All the surplus electricity generating capacity fails to provide houses with power on a hot or a cold day in the life of Mohsin Shalabi who is an inhabitant at Bahtit village in Abu Hammad Center in Sharqia Governorate.

“Sometimes in the summer, the electrical power is cut for nearly ten hours a day,” said Shalabi.

He attributes the poor electricity supply and the recurrent outages to the insufficient number of transformers available in his village as the electricity company failed to install enough to meet the needs of the village.

Others such as Hafiz Salmawi believe that as the government builds more plants, it fails to coordinate it with the expansion of its electric transmission networks to reach constituents.

The number of transformers increased by an inadequate 21% percent between 2014 and 2020 while the total capacity produced by the power plants in that same period went up by 85 percent.

The rates of increase in electrical capacity compared to the rates of increase in electrical transducers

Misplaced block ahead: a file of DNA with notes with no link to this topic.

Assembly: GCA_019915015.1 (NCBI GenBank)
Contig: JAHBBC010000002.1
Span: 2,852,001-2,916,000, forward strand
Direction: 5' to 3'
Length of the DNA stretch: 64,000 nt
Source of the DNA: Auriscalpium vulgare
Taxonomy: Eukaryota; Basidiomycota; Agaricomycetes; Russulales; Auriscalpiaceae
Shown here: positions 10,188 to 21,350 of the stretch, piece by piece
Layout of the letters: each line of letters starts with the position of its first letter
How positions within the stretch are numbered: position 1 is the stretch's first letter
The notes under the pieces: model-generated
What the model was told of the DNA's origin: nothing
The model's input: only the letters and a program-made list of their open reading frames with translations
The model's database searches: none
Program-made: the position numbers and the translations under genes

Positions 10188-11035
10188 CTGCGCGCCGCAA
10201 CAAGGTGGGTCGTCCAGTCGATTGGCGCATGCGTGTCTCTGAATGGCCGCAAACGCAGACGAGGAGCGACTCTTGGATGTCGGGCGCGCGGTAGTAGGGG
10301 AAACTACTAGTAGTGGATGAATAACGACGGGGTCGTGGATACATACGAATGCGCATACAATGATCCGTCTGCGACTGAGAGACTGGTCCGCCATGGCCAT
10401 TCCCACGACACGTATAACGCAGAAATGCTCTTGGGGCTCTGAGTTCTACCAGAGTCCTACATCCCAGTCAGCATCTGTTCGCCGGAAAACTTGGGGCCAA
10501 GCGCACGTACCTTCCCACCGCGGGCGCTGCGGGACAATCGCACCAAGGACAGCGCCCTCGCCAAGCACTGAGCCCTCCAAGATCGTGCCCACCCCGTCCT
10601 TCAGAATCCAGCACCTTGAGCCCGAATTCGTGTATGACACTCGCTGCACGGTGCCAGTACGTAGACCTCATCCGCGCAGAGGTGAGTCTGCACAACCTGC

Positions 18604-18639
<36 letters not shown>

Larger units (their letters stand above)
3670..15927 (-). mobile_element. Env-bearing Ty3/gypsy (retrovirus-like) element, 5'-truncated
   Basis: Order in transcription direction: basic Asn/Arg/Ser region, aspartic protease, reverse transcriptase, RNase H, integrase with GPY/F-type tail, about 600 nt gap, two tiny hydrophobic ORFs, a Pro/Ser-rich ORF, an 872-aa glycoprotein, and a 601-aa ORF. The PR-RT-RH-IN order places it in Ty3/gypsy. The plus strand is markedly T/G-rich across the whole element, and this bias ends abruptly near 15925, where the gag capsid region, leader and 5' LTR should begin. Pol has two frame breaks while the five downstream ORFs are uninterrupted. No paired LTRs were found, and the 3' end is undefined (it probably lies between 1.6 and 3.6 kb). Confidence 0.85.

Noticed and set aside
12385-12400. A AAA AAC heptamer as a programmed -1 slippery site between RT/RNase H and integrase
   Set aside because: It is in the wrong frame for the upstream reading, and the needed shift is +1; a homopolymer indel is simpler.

Rate of increase in electrical capacities The rate of increase in transformershttps://flo.uri.sh/visualisation/10936897/embed

Made with Flourish

Source: Holding Company (EEHC)’s annual reports for 2014-2020

Rate of power sold relative to the number of subscribers

Yeras

Source: Holding Company (EEHC)’s annual reports for 2020

These figures are not swaying Egypt’s momentum to build more plants as the 2020 Electricity Holding Company report indicates that the government plans to add 4.760 megawatts between 2022 and 2027, bringing its total capacity to 70.000 megawatts.

The Egyptian Ministry of Electricity and Renewable Energy did not respond to ARIJ’s emails requesting clarification of the policy to build more power plants despite the surplus available by the time the report was published.

Meanwhile, people like 45-year-old Mohammad in his village of Nagaa Gubran in Aswan continue to search for other ways to endure the dark without electricity.